upnorth

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#1
The Court of Justice of the European Union has ruled that the right to a private family life doesn't shield accused file-sharers form potential liability. This means that an accused pirate can't hide behind other family members who may have committed the infringements, without providing more detail. Doing so would harm the fundamental rights of copyright holders.

More than eight years ago, German citizen Michael Strotzer was the subscriber of an Internet connection from where an audiobook was made available on a peer-to-peer network. The copyright holder, Germany company Bastei Lübbe AG, was not pleased and demanded that he stop the infringing activity. This later escalated to a full-blown lawsuit in which the publisher demanded damages. Strotzer, however, denied that he had personally shared the work. While his network was secure, he noted that his parents, who lived at the same address, had access to his network. The defendant, however, did not provide any further details as to where and when his parents used his connection. The court initially dismissed the action against Strotzer on the grounds that the copyright infringement could not be directly attributed to him, since his parents could also have shared the audiobook. In response, Bastei Lübbe filed an appeal with the Regional Court of First Instance in Munich. Here it eventually hit a roadblock. Strotzer denied that he shared the pirated content. At the same time, German law protects the fundamental right to protection of family life, which means that he didn’t have to provide detailed information on other family members. Faced with this dilemma, the Munich court referred the case to the Court of Justice of the European Union (CJEU) for guidance, which came in today.
 

Eddie Morra

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#2
You have to be a special person to intentionally incriminate another family member in a crime anyway. If you get caught, don't go trying to blame your own family or friends, that is the most disloyal and backstabbing thing you can do.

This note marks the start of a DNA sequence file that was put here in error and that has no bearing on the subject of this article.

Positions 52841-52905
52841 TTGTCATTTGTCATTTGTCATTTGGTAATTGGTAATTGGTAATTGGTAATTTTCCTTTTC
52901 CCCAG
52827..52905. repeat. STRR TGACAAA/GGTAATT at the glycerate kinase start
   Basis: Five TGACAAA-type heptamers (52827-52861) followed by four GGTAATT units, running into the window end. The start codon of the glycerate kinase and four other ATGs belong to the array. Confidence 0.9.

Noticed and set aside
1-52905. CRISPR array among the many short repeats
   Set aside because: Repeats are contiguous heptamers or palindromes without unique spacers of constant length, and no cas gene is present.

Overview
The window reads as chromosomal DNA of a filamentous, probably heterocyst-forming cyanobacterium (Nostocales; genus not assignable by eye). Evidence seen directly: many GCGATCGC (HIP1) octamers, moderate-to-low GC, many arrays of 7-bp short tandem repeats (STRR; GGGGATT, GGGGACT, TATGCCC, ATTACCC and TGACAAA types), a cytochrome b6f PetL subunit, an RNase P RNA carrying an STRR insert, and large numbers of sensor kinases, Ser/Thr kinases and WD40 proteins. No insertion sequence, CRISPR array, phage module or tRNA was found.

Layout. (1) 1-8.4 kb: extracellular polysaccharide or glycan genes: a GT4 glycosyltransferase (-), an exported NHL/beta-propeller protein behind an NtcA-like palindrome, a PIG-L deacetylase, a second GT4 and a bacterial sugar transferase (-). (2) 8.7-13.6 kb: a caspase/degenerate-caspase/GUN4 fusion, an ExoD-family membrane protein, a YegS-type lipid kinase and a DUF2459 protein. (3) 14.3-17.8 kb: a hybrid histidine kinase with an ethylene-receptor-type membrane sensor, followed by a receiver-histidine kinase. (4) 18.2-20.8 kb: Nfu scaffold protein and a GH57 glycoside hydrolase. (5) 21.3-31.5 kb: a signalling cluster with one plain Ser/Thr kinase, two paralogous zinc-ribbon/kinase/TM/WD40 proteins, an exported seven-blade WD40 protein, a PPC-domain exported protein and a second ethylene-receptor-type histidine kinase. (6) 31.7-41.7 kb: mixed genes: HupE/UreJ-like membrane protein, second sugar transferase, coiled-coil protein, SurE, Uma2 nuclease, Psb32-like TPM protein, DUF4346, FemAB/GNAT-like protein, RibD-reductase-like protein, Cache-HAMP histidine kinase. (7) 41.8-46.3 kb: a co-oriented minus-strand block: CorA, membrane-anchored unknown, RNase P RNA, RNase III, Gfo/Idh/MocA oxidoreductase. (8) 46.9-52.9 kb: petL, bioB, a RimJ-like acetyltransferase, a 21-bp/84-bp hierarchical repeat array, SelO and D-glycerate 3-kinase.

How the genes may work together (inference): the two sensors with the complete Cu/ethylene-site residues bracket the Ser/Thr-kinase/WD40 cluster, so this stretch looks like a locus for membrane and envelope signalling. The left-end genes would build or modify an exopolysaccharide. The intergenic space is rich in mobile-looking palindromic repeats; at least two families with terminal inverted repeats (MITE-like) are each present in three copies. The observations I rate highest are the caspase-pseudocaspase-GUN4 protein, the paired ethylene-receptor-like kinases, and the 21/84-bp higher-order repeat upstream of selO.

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Umbra

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#3
You got it wrong, he doesn't specifically accuse his parents, he uses a POC.
By the fact that his network was accessible by his parents, the accusers have to prove that he and only he is responsible.
That is a valid defense, the same way you can't accuse someone to steal from you if several persons had access to your house.
 

Eddie Morra

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#4
I see what you mean, thanks for clearing it up. I misunderstood what was going on.

Personally though, I'd be doing anything possible to keep my family out of the case, not trying to bring them in... even if it was a valid defence that would get me off the hook. Involving family or friends where they may possibly end up in trouble as a repercussion of doing so (or lead to damage of their reputation) is just a no no in my books. I mean, who knows what the judge might order.
 
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TairikuOkami

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#6
I bet the family is in the loop, and will help him cover his ass.
I can imagine, that it was his parents, who asked for the stuff like audiobook. Most people do not really comprehend the seriousness of warez.
Like a mother would say: I would like an audiobook of Harry Potter, since I have hard time reading, but it is too expensive, can it get it for free deary?